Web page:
The UK government has “urged all parties to de-escalate” after the killing of Iranian General Qasem Soleimani in a US airstrike in Iraq.
He was killed on Friday in a strike ordered by US President Donald Trump.
Major General Qassem Soleimani, the architect of Iran’s intelligence and military operations abroad, was hailed as a hero at home and considered one of the most powerful figures in the country.
Foreign Secretary Dominic Raab said the UK “recognised the aggressive threat” Gen Soleimani posed, but “further conflict is in none of our interests”.
Jeremy Corbyn said the “US assassination” was an “extremely serious and dangerous escalation”.
The Labour leader said the UK “should urge restraint” from both Iran and the US and called for the government to “stand up to the belligerent actions and rhetoric coming from the United States”.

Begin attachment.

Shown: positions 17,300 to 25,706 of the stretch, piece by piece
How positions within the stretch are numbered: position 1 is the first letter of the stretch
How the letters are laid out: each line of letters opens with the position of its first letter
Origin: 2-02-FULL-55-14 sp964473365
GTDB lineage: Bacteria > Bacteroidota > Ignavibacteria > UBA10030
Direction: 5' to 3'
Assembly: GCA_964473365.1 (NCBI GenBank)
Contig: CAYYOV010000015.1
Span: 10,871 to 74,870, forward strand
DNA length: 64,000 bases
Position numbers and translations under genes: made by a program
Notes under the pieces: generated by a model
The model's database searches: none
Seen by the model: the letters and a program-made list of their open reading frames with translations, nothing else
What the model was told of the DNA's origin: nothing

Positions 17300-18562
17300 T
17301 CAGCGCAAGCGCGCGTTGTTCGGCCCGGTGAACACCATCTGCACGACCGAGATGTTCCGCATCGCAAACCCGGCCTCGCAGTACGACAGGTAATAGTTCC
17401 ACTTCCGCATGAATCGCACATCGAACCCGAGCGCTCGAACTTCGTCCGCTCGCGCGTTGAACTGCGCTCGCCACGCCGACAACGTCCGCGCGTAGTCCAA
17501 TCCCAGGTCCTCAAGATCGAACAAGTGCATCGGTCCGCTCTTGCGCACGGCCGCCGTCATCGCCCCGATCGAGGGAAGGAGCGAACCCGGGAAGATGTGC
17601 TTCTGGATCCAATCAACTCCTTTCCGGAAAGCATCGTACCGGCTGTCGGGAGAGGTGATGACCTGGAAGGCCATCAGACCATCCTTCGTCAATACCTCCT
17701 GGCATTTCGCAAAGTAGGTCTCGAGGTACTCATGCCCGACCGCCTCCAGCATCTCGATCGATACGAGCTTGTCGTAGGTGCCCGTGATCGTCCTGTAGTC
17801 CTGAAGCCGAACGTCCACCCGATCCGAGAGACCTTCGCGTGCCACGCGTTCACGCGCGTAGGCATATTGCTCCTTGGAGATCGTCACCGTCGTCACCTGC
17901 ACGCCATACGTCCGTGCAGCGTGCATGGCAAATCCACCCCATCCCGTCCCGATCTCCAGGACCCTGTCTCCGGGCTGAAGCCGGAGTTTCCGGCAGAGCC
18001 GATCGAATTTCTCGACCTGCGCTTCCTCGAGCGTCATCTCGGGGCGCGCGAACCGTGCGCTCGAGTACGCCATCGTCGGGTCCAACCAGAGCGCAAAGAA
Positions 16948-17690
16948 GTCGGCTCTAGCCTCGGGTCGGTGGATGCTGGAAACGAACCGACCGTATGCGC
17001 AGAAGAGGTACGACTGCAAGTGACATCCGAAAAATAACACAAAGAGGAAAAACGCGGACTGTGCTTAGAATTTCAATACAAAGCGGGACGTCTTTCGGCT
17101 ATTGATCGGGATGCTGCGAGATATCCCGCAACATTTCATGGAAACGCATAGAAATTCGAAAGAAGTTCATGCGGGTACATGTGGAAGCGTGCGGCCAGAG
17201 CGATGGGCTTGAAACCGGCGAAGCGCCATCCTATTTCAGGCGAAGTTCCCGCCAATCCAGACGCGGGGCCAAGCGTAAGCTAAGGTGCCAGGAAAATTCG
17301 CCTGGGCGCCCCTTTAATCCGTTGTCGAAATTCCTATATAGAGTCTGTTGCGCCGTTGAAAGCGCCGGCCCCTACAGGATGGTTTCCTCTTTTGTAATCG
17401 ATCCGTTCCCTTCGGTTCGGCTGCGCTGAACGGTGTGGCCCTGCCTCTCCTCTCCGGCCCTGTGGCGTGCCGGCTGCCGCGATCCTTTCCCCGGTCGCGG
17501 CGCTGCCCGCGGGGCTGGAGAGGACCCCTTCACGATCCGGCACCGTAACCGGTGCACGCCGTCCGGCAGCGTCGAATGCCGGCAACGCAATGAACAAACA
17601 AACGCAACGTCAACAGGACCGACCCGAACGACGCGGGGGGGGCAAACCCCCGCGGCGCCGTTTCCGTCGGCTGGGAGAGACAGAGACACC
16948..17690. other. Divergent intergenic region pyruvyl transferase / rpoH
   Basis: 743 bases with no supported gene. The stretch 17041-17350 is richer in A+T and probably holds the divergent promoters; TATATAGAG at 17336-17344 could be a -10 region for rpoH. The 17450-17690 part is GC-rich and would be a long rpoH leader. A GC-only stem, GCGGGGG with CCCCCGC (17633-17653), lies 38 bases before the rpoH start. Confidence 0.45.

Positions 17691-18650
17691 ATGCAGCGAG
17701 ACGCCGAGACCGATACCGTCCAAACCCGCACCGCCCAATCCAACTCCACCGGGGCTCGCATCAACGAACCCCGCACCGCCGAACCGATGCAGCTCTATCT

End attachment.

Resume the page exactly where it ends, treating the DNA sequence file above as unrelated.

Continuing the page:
He added: “All countries in the region and beyond should seek to ratchet down the tensions to avoid deepening conflict, which can only bring further misery to the region, 17 years on from the disastrous invasion of Iraq.”
The killing of Gen Soleimani marks a major escalation in tensions between Washington and Tehran.
Iran’s Supreme Leader Ayatollah Ali Khamenei said “severe revenge awaits the criminals” behind the attack, but a statement from the Pentagon said Gen Soleimani “was actively developing plans to attack American diplomats and service members in Iraq and throughout the region”.
The Foreign and Commonwealth Office has warned all British nationals to avoid any rallies, marches, or processions in Iran over the three days of national mourning the country has called for Gen Soleimani.